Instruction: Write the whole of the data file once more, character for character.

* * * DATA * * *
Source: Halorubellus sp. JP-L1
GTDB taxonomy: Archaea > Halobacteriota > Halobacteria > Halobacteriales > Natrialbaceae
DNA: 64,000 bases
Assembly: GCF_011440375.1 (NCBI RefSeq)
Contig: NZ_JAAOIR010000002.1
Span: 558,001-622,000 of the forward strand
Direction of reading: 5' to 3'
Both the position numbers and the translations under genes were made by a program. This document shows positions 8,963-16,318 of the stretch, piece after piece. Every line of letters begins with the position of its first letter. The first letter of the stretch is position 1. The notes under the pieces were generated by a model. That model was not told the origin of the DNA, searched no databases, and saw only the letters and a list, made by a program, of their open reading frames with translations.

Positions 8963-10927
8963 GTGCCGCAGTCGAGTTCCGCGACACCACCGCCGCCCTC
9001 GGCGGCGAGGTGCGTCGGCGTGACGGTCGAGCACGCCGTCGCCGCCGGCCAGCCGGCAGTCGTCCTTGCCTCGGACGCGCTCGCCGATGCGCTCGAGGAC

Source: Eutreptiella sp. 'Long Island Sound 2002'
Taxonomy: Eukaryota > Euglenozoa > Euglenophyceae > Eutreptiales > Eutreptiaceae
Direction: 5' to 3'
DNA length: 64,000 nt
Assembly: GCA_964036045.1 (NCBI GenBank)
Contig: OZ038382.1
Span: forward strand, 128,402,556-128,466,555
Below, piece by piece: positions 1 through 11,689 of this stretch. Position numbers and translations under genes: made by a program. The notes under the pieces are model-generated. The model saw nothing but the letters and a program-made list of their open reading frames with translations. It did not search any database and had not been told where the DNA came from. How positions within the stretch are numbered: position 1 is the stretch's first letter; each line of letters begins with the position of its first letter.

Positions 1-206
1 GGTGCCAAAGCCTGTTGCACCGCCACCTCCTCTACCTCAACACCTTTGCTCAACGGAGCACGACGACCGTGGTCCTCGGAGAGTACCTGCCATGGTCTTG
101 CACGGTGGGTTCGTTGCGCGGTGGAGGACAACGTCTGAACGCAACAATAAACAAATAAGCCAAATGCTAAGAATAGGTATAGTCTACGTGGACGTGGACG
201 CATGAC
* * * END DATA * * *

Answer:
Source: Halorubellus sp. JP-L1
GTDB taxonomy: Archaea > Halobacteriota > Halobacteria > Halobacteriales > Natrialbaceae
DNA: 64,000 bases
Assembly: GCF_011440375.1 (NCBI RefSeq)
Contig: NZ_JAAOIR010000002.1
Span: 558,001-622,000 of the forward strand
Direction of reading: 5' to 3'
Both the position numbers and the translations under genes were made by a program. This document shows positions 8,963-16,318 of the stretch, piece after piece. Every line of letters begins with the position of its first letter. The first letter of the stretch is position 1. The notes under the pieces were generated by a model. That model was not told the origin of the DNA, searched no databases, and saw only the letters and a list, made by a program, of their open reading frames with translations.

Positions 8963-10927
8963 GTGCCGCAGTCGAGTTCCGCGACACCACCGCCGCCCTC
9001 GGCGGCGAGGTGCGTCGGCGTGACGGTCGAGCACGCCGTCGCCGCCGGCCAGCCGGCAGTCGTCCTTGCCTCGGACGCGCTCGCCGATGCGCTCGAGGAC

Source: Eutreptiella sp. 'Long Island Sound 2002'
Taxonomy: Eukaryota > Euglenozoa > Euglenophyceae > Eutreptiales > Eutreptiaceae
Direction: 5' to 3'
DNA length: 64,000 nt
Assembly: GCA_964036045.1 (NCBI GenBank)
Contig: OZ038382.1
Span: forward strand, 128,402,556-128,466,555
Below, piece by piece: positions 1 through 11,689 of this stretch. Position numbers and translations under genes: made by a program. The notes under the pieces are model-generated. The model saw nothing but the letters and a program-made list of their open reading frames with translations. It did not search any database and had not been told where the DNA came from. How positions within the stretch are numbered: position 1 is the stretch's first letter; each line of letters begins with the position of its first letter.

Positions 1-206
1 GGTGCCAAAGCCTGTTGCACCGCCACCTCCTCTACCTCAACACCTTTGCTCAACGGAGCACGACGACCGTGGTCCTCGGAGAGTACCTGCCATGGTCTTG
101 CACGGTGGGTTCGTTGCGCGGTGGAGGACAACGTCTGAACGCAACAATAAACAAATAAGCCAAATGCTAAGAATAGGTATAGTCTACGTGGACGTGGACG
201 CATGAC